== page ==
Our Flash book is nearly four years old. I recently found a copy at Borders, oddly separated by shelf dividers, as if an employee couldn’t figure out exactly where it belonged.
It got me thinking. I haven’t purchased a single book on a programming language in almost six years. As proof, here’s my bookshelf (at least the tech book portion of it). Most of these books were purchased between 1998-2004, with a few more books from 2006 that I got for free.
Why haven’t I purchased a programming book in six years? Probably because too much changes too quickly. Once a new version of a language is released (typically once every few years), books on that particular language instantly lose value. Languages change too fast for most pure-programming-language books to have long-lasting viability.
Perhaps reading about a language is still a good way to learn. But, it’s hard to learn how to program without spending most of your time actually programming. Language books don’t focus on the errors you’ll make over and over again, nor can they predict which errors you will make. They can’t mimic the feeling of code-hinting or missing a closing parentheses. Code written in a book is (hopefully) complete and correct, which I’d argue, doesn’t teach you how to program as quickly as you’d think. It’s a bit like learning how to fly just by reading an owner’s manual. Cookbooks work because you follow 10 steps. It tells you exactly what to do to get to an end product. Programming (and programming books) don’t quite work that way.
Perhaps language books are still useful as a reference guide. But, whenever I need to figure out how to do something specific, a quick look-up of a particular function or construct that lives somewhere in the index of my Professional C# 2nd Edition from 2002 is not my first choice. There’s likely not an index entry labeled “Subtracing two dates in C#”. But, Googling “subtracting two dates in C#” will likely give me something useful, fast. Plus, I can copy, paste, modify, and compile much faster this way.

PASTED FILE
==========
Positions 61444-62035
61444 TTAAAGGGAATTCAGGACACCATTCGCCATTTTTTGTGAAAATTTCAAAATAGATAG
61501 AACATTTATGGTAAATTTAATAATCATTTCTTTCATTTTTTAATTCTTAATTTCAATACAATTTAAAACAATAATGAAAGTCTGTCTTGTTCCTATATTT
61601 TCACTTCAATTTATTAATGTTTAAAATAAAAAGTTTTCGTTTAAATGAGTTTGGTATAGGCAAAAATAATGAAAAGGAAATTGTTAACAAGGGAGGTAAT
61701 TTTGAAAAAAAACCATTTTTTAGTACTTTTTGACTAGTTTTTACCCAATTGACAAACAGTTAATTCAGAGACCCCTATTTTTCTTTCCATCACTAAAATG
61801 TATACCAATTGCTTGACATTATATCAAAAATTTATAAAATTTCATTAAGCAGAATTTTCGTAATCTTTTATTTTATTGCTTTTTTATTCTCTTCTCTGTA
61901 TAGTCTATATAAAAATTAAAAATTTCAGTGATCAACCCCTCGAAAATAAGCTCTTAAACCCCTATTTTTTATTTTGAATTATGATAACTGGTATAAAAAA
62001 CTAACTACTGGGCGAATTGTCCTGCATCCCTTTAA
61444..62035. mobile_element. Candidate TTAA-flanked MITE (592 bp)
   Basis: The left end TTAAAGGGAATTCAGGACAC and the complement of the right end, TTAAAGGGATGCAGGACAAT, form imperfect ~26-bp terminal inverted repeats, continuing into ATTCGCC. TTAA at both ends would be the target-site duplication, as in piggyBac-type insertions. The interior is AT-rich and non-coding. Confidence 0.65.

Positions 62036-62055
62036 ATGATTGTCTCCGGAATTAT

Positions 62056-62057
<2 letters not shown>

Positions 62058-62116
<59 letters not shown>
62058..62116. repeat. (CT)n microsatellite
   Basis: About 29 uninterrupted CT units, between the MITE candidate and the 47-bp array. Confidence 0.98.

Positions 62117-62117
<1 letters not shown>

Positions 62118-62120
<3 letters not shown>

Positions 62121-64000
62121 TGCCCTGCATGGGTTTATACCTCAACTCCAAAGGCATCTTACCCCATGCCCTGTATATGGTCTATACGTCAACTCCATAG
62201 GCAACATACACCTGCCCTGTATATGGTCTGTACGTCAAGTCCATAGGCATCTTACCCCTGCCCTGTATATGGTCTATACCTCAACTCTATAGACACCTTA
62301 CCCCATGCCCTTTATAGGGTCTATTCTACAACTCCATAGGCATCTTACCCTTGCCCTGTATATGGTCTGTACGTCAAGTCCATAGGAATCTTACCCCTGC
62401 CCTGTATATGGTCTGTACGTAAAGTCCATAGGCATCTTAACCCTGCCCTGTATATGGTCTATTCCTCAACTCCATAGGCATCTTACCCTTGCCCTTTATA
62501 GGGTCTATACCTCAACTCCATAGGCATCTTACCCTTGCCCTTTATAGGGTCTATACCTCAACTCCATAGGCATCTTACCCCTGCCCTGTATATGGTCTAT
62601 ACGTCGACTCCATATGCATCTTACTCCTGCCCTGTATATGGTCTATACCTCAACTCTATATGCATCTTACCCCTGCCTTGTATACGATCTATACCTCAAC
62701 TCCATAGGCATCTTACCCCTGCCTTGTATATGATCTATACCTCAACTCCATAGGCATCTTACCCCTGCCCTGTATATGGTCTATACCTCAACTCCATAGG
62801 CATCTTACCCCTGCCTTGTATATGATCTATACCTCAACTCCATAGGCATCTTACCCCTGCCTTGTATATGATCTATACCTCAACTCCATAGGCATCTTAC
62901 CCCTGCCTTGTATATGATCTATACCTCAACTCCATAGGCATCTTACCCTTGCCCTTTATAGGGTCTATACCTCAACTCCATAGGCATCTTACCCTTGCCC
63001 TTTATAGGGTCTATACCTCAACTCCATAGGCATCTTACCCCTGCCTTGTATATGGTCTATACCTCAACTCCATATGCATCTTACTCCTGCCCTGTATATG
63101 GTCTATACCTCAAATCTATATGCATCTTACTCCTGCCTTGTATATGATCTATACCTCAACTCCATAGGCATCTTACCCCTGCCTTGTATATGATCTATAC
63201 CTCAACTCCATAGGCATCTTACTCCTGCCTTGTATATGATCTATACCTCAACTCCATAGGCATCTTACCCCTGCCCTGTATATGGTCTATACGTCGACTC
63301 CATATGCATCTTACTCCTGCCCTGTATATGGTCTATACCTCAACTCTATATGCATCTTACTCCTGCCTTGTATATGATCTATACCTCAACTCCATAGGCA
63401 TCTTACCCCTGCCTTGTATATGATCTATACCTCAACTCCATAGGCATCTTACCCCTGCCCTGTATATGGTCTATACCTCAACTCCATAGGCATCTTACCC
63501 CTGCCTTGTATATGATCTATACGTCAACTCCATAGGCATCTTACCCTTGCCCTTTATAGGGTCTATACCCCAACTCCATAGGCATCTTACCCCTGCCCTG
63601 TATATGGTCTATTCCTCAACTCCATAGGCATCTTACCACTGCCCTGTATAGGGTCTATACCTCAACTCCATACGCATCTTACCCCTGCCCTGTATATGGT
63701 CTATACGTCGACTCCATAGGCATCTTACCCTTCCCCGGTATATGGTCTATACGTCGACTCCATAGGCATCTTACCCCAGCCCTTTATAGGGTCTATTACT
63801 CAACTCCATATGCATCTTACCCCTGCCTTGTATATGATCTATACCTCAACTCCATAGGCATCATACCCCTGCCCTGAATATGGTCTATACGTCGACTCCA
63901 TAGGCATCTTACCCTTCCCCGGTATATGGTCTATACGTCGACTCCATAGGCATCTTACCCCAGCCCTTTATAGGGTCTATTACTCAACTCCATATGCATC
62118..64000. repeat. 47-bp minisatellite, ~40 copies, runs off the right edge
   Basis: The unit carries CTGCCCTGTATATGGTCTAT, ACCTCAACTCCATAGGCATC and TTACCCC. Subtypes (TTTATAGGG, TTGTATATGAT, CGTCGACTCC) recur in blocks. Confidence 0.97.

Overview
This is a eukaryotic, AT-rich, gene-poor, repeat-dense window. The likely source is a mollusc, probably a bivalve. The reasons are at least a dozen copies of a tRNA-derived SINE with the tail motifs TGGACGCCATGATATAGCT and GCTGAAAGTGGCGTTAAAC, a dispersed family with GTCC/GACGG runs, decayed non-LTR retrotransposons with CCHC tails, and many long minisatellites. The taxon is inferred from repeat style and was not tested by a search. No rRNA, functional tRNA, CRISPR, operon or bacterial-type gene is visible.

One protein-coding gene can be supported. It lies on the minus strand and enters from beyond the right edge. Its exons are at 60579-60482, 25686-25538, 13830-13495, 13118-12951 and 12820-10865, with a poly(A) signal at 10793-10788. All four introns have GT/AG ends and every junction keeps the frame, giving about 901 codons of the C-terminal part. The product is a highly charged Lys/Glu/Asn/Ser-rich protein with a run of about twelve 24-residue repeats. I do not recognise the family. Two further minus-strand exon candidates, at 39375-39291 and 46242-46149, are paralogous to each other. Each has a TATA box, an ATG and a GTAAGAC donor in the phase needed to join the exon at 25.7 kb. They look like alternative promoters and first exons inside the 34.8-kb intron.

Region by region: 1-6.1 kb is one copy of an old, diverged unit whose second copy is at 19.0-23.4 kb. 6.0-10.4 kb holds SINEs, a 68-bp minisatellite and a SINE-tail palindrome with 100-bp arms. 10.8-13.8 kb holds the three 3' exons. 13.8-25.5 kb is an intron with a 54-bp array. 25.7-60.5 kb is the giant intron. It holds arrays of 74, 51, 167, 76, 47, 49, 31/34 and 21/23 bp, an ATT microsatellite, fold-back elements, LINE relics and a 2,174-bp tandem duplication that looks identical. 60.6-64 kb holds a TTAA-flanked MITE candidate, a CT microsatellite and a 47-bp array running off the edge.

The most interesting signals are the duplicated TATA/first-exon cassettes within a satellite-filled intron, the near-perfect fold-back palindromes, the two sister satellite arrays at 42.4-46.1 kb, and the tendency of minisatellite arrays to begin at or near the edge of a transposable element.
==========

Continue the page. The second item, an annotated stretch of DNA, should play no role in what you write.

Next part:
Maybe the real remaining value of programming language books is for beginners. Getting intimate with the basics and fundamentals of a language are things that take time and might be better purposed sitting down with a cup of coffee and a 400-page manual. I say, sort of. I’ve always felt the best way to learn how to program isn’t by first looking at the nuances of a language, its syntax, or its particular constructs. Instead, it’s by learning the concepts and goals of programming. To this, I’d recommend staying away from a language book and trying something a bit more abstract, like The Object-Oriented Thought Process (you can read the first chapter here.)
Do books on programming languages, that offer nothing more than simply a primer on how to use a language, have any upside compared to the resources and code snippets we can read and copy/paste online now?